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The pandemic has ushered in an unexpected rise in facial procedures, for the eyes and other areas of the face covered by a mask.
The pandemic Zoom era has ushered in an unexpected rise in cosmetic procedures for the face, while mandatory mask-wearing has put an additional focus on eye rejuvenation, say experts.
“With elective surgeries and procedures resuming in most states, facial plastic surgeons are seeing more eye-related consultations for patients in their 20’s, 30’s, 40’s and older,” says Mary Lynn Moran, MD, president of the American Academy of Facial Plastic and Reconstructive Surgery (AAFPRS). “Many patients of any age hope to correct dark circles or under-eye bags as examples, and now have more time to recover while working at home due to COVID-19.”
Dark circles, crow’s feet, bags, and swelling can make the eyes look tired, or years older than a patient’s actual age, and the AAFPRS reports that the recent boom in eye-related patient concerns can be treated with a multitude of options, both surgical and nonsurgical, including:
Despite the pervasiveness of mask wearing, however, it’s not just about the eyes.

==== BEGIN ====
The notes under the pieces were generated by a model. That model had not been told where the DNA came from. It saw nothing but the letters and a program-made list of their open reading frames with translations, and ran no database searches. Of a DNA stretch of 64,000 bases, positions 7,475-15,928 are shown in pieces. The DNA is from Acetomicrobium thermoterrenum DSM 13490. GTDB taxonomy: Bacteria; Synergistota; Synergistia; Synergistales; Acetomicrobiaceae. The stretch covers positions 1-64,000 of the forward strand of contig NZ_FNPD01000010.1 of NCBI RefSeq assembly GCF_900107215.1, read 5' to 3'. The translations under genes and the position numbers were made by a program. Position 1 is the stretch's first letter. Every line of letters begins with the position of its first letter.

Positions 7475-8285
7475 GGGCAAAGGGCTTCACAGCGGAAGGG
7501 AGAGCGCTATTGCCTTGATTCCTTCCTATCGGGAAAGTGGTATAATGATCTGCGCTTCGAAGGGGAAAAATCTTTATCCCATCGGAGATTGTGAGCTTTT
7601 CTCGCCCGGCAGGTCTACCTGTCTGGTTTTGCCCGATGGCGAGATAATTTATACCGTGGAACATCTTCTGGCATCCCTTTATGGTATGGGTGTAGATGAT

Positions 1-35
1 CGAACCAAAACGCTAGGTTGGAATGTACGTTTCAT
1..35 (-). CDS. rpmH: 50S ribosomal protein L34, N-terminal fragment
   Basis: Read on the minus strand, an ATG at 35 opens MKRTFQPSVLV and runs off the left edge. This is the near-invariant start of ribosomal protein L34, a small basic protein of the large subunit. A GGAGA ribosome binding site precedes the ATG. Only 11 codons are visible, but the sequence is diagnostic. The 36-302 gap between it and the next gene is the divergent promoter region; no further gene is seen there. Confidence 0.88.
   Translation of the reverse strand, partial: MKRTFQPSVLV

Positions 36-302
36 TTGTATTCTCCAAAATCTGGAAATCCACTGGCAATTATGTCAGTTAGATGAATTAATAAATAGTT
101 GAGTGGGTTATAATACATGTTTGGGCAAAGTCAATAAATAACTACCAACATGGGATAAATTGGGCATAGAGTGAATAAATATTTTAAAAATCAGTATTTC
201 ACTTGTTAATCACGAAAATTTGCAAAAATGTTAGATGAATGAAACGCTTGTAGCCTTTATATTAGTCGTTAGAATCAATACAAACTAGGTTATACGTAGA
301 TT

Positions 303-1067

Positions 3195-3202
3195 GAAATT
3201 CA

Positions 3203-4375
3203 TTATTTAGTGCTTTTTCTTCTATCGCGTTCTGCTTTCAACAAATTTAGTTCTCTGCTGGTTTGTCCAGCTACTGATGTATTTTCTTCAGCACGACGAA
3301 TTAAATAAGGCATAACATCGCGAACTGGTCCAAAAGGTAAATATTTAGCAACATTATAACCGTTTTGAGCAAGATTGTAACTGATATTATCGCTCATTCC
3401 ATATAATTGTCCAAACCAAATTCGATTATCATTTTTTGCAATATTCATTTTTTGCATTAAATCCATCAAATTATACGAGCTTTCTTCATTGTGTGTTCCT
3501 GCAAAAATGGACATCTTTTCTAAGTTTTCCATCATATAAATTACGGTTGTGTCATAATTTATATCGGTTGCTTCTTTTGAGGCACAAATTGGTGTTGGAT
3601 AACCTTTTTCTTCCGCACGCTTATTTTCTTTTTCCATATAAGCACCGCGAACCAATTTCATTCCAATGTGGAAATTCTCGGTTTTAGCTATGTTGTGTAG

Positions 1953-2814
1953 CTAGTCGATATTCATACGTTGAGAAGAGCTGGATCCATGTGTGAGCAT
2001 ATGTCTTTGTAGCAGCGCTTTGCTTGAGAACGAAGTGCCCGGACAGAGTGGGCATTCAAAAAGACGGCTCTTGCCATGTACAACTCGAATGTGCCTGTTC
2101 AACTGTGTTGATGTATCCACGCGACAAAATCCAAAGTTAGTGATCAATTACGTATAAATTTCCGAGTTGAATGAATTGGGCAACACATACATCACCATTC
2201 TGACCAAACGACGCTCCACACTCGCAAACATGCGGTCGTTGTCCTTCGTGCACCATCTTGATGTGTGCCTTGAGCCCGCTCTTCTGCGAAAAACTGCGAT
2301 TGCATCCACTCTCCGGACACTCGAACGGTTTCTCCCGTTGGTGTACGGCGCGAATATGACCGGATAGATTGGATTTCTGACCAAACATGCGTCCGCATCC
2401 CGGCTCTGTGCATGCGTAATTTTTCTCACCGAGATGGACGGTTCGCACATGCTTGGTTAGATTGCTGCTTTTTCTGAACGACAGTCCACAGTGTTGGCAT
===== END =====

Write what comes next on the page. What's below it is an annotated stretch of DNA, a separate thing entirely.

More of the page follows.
“Once our moratorium on surgery was lifted by the state of Tennessee, we have seen an explosion in demand for surgery for facelifts, eyelid surgery, rhinoplasty, otoplasty...all of the facial plastic procedures,” says Phillip R. Langsdon, MD, facial plastic surgeon, Immediate Past President, AAFPRS.
Joe Niamtu, III, DMD, has found the same in his practice. Patients aren’t only focusing on procedures for above the mask, as he initially expected.
“I was thinking, ok, everybody’s wearing masks, so lip fillers and facelifts aren’t going to be popular because all you see is the eyes,” Dr. Niamtu told Aesthetic Authority in a recent video interview. “My blepharoplasty practice is going to boom, and the others are going to fall. It didn’t happen that way at all, it’s across the board busy.”
Dr. Langsdon suggests the reason may be that many patients are taking advantage of working from home. They’re able to recover without taking time off or missing meetings.
“Many more people are coming in for rhinoplasty and facelift [procedures],” says Dr. Langsdon. “I think the big driver on the overall increase in facial aesthetic surgical demand is that people may be taking advantage of the time away from peers at work or friends in social activities so they can recover without anyone being aware [of] temporary surgical healing.”
No matter the reasons, the steady stream of patients seeking out facial procedures is unexpected but welcome during the COVID-19 pandemic for many aesthetic practices.
“As much as some people are really hurting through all this, and I don’t want to underplay that, I feel very fortunate that our specialty is able to stay strong,” says Dr. Niamtu. “There’s a lot of people that have expendable income because they canceled their trip to the Bahamas, they canceled their high school reunion… so people have money that they’re not spending on other things so they’re taking [it] and investing in their aesthetics.”